Split Sentences and Parole Ineligibility (Part 3)

by | Aug 17, 2020 | Blog, Criminal Law, Monmouth County, New Jersey, Ocean County

The Appellate panel continued in relevant part: In Rodriguez, the Court reasoned that an intermittent sentence under N.J.S.A. 2C:43-2(b)(7) is not authorized for a conviction under N.J.S.A. 2C:40-26 because N.J.S.A. 2C:40-26(c) “otherwise provides” for service of a mandatory period of parole ineligibility. Here, unlike in Rodriguez, there is no Criminal Code provision that “otherwise provides” for a sentence that is inconsistent with imposition of a split sentence for a person convicted of violating N.J.S.A. 2C:40-26. Imposition of the parole ineligibility period required under N.J.S.A. 2C:40-26(c) is not inconsistent with imposition of a split sentence. The period of parole ineligibility merely defines the manner in which the term of imprisonment that is imposed as a condition of probation will be served. The plain language of N.J.S.A. 2C:43-3(b)(2) imposes only one condition related to the permissible term of imprisonment for a split sentence; it must be 364 days or less. Defendant’s sentences, individually and in the aggregate, satisfy that condition, and they are therefore authorized by N.J.S.A. 2C:43-2(b)(2).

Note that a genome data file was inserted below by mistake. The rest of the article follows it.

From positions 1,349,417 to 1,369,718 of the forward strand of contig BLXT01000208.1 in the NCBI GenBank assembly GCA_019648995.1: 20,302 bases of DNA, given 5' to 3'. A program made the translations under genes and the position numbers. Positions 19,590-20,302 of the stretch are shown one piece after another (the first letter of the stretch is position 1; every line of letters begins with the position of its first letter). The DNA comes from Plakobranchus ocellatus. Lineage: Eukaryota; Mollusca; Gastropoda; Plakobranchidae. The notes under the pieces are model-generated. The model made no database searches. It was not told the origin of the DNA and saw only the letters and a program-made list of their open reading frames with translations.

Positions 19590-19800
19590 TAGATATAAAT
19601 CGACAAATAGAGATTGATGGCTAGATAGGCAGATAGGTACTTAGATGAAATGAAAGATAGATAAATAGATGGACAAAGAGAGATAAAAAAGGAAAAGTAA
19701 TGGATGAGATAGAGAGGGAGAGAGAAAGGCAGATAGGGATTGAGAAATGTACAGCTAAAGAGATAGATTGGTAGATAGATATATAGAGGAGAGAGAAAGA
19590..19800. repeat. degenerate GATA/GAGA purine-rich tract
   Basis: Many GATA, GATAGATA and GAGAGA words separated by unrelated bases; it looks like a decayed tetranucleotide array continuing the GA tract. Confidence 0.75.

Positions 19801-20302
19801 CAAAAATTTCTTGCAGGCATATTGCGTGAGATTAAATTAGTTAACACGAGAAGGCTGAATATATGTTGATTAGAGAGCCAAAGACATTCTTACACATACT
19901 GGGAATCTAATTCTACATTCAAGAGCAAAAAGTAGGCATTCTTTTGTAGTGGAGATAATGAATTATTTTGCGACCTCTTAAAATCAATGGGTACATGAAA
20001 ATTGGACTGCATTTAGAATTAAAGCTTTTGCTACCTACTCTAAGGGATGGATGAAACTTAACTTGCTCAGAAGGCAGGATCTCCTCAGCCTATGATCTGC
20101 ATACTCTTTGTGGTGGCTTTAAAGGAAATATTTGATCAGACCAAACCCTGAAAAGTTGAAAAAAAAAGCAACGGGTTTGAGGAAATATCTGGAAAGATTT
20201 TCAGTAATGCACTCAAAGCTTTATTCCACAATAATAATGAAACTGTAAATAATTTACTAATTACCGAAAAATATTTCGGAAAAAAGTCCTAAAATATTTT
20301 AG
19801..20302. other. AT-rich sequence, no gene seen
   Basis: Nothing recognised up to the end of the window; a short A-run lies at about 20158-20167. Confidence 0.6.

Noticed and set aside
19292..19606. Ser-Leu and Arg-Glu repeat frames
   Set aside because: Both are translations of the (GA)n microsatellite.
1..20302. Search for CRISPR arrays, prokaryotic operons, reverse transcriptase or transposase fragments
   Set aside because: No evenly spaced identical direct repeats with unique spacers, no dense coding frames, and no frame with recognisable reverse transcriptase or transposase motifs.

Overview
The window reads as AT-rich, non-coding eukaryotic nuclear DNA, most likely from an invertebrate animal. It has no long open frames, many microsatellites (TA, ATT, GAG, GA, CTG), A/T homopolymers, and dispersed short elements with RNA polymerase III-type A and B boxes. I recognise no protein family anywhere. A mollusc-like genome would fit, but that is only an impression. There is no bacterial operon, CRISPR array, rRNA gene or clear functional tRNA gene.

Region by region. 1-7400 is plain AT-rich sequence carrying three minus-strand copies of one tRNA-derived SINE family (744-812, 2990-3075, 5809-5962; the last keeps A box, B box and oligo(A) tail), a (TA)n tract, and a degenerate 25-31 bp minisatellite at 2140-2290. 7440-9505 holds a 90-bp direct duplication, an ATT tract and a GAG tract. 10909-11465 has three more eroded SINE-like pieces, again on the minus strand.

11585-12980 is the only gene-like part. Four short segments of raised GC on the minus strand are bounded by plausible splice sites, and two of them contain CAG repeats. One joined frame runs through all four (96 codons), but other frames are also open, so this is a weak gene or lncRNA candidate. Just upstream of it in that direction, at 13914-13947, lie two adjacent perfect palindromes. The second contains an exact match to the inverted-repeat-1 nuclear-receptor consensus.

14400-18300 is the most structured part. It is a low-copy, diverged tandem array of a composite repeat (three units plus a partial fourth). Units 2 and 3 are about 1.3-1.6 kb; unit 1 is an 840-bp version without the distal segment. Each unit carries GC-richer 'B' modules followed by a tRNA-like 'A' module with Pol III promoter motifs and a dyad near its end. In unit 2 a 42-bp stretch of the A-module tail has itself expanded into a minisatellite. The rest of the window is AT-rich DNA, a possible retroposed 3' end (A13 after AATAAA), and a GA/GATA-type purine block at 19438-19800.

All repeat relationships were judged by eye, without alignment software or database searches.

Defendant also contends he could not be sentenced in accordance with N.J.S.A. 2C:43-2(b)(2) because the court imposed a term of “imprisonment” in accordance with N.J.S.A. 2C:43-6. He relies on Hartye, where the Court considered whether a term of imprisonment as a condition of probation could be imposed when, due to the defendant’s lack of a prior conviction of an offense, the presumption of non-incarceration under N.J.S.A. 2C:44-1(3) applied. In its analysis, the Court in Hartye explained that “a sentence of imprisonment under N.J.S.A. 2C:43-2(b)(3) was intended by the Legislature to be different and distinct from a prison term imposed as a condition of probation under N.J.S.A. 2C:43-2(b)(2).” Id. at 419.

Attorneys should propose split sentences involving 360 days of incarcerations as opposed to the more common 364 days. The four days is unlikely to make a difference to prosecutors. Since county jails usually do not parole their inmates, the four-day difference could lead to a shorter sentence for some defendants. Even if it is just one day shorter, there is value in a day of freedom compared to a day of incarceration.